Lynne Porter Lewallen, The University of North Carolina at Greensboro, Greensboro, NC
Healthy Behaviors and Sources of Health Information Among Low-Income Pregnant Women
Article first published online: 17 MAY 2004
Public Health Nursing
Volume 21, Issue 3, pages 200–206, May 2004
How to Cite
Lewallen, L. P. (2004), Healthy Behaviors and Sources of Health Information Among Low-Income Pregnant Women. Public Health Nursing, 21: 200–206. doi: 10.1111/j.0737-1209.2004.021302.x
- Issue published online: 17 MAY 2004
- Article first published online: 17 MAY 2004
- health behaviors;
- health information sources;
- low-income women;
Abstract This article addresses responses from two open-ended questions, describing the healthy behaviors and sources of health information in 150 low-income pregnant women. Data for this exploratory study were collected as part of a larger descriptive correlational study. Qualitative content analysis was used in the analysis. One hundred fifty English-speaking pregnant women aged 18 and over were interviewed at a public prenatal clinic in the Southeastern United States at their first prenatal visit.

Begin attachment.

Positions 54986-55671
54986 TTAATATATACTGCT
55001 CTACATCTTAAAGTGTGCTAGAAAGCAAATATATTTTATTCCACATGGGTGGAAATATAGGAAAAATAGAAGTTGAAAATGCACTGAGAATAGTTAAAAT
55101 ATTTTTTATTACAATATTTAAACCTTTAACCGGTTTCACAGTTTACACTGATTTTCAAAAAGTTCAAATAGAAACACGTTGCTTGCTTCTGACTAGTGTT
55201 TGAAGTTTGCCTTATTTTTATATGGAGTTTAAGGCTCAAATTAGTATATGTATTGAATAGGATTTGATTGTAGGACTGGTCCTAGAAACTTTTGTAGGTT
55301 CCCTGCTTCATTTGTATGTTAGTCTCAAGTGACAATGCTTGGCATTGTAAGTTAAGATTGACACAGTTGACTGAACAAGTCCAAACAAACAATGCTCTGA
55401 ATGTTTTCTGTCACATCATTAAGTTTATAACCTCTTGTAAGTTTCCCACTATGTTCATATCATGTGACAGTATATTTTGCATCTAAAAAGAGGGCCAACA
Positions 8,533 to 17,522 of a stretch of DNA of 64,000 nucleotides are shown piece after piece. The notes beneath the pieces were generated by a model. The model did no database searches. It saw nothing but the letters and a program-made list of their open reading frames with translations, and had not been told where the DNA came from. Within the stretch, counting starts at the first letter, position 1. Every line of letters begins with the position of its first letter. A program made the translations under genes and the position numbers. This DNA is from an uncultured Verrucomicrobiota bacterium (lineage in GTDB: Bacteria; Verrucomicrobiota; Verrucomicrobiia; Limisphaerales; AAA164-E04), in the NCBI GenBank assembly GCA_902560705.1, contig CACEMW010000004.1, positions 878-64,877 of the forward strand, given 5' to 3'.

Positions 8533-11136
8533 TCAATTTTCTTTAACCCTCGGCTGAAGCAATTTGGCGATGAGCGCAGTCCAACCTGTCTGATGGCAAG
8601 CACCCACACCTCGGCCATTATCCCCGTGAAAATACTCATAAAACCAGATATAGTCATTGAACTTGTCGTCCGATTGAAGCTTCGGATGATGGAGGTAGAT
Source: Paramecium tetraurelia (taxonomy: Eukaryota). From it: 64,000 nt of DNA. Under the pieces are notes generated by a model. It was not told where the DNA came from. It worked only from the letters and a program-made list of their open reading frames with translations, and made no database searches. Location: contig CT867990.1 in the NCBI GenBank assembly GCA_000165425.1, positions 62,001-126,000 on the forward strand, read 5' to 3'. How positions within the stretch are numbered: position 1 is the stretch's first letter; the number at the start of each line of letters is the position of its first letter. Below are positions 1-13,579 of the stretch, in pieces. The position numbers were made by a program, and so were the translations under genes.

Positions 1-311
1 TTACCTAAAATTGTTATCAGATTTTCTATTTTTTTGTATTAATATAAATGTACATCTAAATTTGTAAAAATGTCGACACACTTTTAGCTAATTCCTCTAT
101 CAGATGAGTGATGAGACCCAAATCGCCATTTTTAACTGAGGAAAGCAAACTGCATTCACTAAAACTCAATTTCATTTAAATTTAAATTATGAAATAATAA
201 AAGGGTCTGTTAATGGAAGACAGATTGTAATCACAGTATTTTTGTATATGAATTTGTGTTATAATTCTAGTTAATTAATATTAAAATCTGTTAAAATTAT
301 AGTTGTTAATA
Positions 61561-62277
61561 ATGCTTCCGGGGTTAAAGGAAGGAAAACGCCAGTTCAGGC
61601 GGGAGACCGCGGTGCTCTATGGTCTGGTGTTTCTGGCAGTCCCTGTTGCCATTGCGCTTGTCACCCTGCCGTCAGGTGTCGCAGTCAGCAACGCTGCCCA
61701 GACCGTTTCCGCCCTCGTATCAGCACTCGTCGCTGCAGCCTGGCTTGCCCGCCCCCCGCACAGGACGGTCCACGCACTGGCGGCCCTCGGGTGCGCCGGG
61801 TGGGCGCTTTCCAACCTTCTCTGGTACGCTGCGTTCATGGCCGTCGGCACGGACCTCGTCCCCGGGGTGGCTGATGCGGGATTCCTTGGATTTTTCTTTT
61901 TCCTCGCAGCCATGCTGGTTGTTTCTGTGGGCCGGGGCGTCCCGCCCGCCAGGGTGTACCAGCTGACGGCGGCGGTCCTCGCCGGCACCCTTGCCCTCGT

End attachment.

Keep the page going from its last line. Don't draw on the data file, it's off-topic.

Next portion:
Health behaviors were placed into seven mutually exclusive categories: food-related behaviors, substance-related behavior, exercise/rest/activity, self-awareness/appearance, learning, focus on baby, and no specific behaviors. Sources of information questions were placed into seven mutually exclusive categories: family, health personnel, reading, hearing, other people, self-intuitive, and no response.
Low-income pregnant women are aware of healthy behaviors and report practicing them during their pregnancies. Because family members are a common source of information for health practices, they should be included in health education efforts.